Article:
29 YEARS
Bong, Sarah, and the King


A documentary by John Anglim,
and Academy Award® Winner Susan Hannah Hadary

In the 1980’s, with schools continuing to deny access to children with disabilities despite PL 94-142 which guaranteed this right, mothers challenged the system by enrolling their children in mainstream schools. Filmed over the course of nearly three decades, “29 Years” chronicles the lives of Bong, Sarah and Dan, who were unknowingly among the young pioneers opening the door to mainstream education. Producers John Anglim and Susan Hadary, using archival and new footage create a timeline from elementary school to current day adult life, presenting life portraits of three very unique individuals, who while acknowledging their disability as part of who they are, embrace and live the mainstream life of friends, relationships, careers and happiness.

Producers: Susan Hannah Hadary and John Anglim
Director, Cinematography, and Editing: John Anglim
Original Music Score: Michael Bacon
Executive Producers: Melvin Sharoky, MD and Alexias Sharoky
Major Funding: Sharoky Family Foundation
Contact: Heather Filtz e: hfiltz@som.umaryland.edu p: 410 706 5497


Background:

In 1975, Congress passed Public Law 94-142 (Education of All Handicapped Children Act), which supported the education of children with physical disabilities in the least restrictive environment. Prior to this time, most children with physical disabilities were educated in special schools; this law was written to open the door for mainstream education. Despite the law, school systems were often hesitant to make the necessary accommodations and principals and teachers were not accepting of the mainstream philosophy. In 1984, Susan Hadary, a faculty member of the University Of Maryland School Of Medicine, consulting with faculty in the Department of Physical Therapy, obtained funding from the US Department of Education to produce video profiles of children with disabilities who were being educated in the mainstream to demonstrate to educators that these children could easily be included in their classrooms. Subsequent follow ups provided years of documentations and numerous awards including a Peabody and an OSCAR®. To complete the life portraits revealing the impact of the law, producers Susan Hadary and John Anglim contacted Bong, Sarah, and Dan (the King) to film their adult lives.


Bong credits his success in life to the determination he got from his mom. He also remembers Mrs. Rideout, his third grade teacher, who welcomed him into her mainstream classroom and held him to the same high expectations as all of the students. Bong graduated from high school in 1995. Since then he has taken courses at community colleges and on-line to pursue his Bachelor's degree in Information Technology, which he plans on obtaining in the near future. He has worked in tech support and as a customer service representative and trainer for a telecommunication company. His son Tavion was born in 1998 and he has been very active in his life. Bong married the mother of his child in 2001 and separated from her in 2007. He re-married in 2013 and has a new life with Natima.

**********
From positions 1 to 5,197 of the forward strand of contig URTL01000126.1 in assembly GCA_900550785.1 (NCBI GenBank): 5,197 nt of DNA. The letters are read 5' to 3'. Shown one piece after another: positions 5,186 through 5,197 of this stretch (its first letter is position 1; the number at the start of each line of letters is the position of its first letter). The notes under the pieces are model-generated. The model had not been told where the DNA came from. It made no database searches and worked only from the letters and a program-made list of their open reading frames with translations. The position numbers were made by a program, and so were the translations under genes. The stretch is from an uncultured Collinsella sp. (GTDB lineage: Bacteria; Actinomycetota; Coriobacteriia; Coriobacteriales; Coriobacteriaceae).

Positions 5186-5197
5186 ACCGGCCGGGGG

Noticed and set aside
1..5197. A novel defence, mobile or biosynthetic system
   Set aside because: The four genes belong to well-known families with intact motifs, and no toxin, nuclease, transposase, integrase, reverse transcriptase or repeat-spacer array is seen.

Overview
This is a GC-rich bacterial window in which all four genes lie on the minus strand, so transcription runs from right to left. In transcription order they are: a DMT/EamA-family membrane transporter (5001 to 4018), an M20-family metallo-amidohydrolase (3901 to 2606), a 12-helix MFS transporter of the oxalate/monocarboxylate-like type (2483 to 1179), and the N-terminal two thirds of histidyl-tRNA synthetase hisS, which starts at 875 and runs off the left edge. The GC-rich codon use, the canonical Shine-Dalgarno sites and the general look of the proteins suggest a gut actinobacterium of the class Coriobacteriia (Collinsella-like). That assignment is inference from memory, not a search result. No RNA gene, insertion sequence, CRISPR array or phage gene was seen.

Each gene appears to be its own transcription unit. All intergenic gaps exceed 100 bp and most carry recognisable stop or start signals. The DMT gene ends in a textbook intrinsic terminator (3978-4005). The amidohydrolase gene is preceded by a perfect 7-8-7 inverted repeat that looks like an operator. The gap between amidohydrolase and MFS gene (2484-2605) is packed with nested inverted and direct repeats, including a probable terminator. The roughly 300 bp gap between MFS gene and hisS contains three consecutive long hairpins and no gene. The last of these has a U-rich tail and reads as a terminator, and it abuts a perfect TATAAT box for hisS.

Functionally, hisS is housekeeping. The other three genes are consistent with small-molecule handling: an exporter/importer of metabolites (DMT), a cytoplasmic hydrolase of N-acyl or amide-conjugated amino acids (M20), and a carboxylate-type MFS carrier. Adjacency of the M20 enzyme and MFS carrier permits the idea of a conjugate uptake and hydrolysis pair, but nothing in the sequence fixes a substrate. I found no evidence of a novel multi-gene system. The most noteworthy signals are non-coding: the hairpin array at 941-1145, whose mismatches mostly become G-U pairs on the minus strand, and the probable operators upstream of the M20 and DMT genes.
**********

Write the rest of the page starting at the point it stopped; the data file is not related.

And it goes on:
Sarah graduated from high school in 1992 and went to Salisbury State in Maryland for her undergraduate degree, graduating in 1996. She then attended the graduate program at University of North Carolina, Chapel Hill and received a degree in Library Science. Her first job as a librarian was at the National Press Club in Washington, D.C. She subsequently worked as a news librarian for the Baltimore Sun for six years and then as a research librarian for an economic consulting firm. She now works for the federal government. Since 2011 she has been enjoying life with Michael; their world is filled with love, laughter, adventure, and travel plus a shared love for baseball and other sports.

Dan Keplinger, born with Cerebral Palsy, attended a school for children with disabilities for the first 14 years of his life. Determined to attend a mainstream school, Dan along with his mother, fought multiple battles until he was finally admitted to a mainstream high school. Each transition presented unique challenges presented by school systems, administrators and faculty who were resistant to change. When Dan discovers art in high school a new world of communication opens for him. Today, Dan is a successful artist and has exhibited his work throughout the world. Dan dedicates his life to art and advocacy and is currently an artist in residence at Towson University, where he received his B.A. and Masters in Fine Arts.


Medschool Maryland Productions © 2014